MINNEAPOLIS (WCCO) — Here’s something you don’t hear every day — some of your taxes may be going down. Gov. Mark Dayton said Tuesday Minnesota property taxes are going down for the first time in a decade.READ MORE: Kim Potter Trial, Nov. 30 Live Updates: Defense Says Potter Will Testify
A new Revenue Department study shows property taxes have gone up 86 percent in the last decade.
That’s a sign of cities scrambling to pay for police and firefighters and parks during years of budget cuts during the recession.
Gov. Dayton said today that’s over.
Democrats and the Governor this year raised taxes on higher income Minnesotans, and pumped new spending into cities and schools.
They say taxes will go down statewide for the first time. But Republican leaders call it a “stunt.”READ MORE: COVID In Minnesota: Positivity Rate On A Downward Trend, But Still Above 10%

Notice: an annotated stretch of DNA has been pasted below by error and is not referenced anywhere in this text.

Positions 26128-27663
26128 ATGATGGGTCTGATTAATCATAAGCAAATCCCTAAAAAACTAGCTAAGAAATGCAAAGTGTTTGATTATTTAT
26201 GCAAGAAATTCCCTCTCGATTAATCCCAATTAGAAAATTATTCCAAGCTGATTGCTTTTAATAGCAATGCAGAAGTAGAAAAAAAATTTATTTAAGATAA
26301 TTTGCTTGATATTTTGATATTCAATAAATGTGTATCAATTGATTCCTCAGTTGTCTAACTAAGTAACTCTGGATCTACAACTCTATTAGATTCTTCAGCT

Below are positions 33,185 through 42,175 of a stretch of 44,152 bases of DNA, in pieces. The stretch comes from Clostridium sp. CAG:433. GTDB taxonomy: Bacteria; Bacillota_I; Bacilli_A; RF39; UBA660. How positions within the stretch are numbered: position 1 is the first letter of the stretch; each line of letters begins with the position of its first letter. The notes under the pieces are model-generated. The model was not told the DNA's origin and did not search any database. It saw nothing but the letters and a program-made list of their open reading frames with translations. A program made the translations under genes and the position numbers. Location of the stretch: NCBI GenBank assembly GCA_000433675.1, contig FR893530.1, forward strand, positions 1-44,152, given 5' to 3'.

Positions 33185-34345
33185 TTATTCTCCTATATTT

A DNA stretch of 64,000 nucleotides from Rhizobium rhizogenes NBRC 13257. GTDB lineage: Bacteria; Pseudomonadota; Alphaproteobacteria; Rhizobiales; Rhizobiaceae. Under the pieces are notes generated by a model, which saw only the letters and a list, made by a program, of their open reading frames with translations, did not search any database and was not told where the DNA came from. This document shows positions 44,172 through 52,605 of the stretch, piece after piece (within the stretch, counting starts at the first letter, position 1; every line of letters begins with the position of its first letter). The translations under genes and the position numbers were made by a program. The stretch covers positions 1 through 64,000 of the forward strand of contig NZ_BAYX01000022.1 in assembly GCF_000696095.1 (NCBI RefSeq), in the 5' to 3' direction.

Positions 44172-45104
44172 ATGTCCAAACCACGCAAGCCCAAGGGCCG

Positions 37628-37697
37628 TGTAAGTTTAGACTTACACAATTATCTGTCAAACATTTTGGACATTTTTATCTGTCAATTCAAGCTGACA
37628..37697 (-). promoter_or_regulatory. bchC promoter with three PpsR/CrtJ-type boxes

“The revenues we raised by increasing the personal income tax on the top 2 percent in order to provide property tax reductions for the 100 percent,” Dayton said.
Republican Rep. Kurt Daudt, Minority Leader, was critical of the announcement.
“The governor’s attempt today obviously was a stunt to try to sell to the public that his new plan and $2.1 billion in taxes is somehow a good thing,” he said. “I think fortunately that Minnesotans are smarter than that.”
Not only are property taxes projected to go down, but the Governor says property tax refunds will also be higher, and so will renter’s credit checks.
And as for how much property taxes could go down?
Cities and counties haven’t yet set their tax levels for next year, so it all depends on what cities do with all the money they’re getting from the state.MORE NEWS: Why The New Omicron COVID Variant Is More Concerning
But property taxes could go down about 1.5 percent — doesn’t sound like a lot but it’s the first decrease since 2002.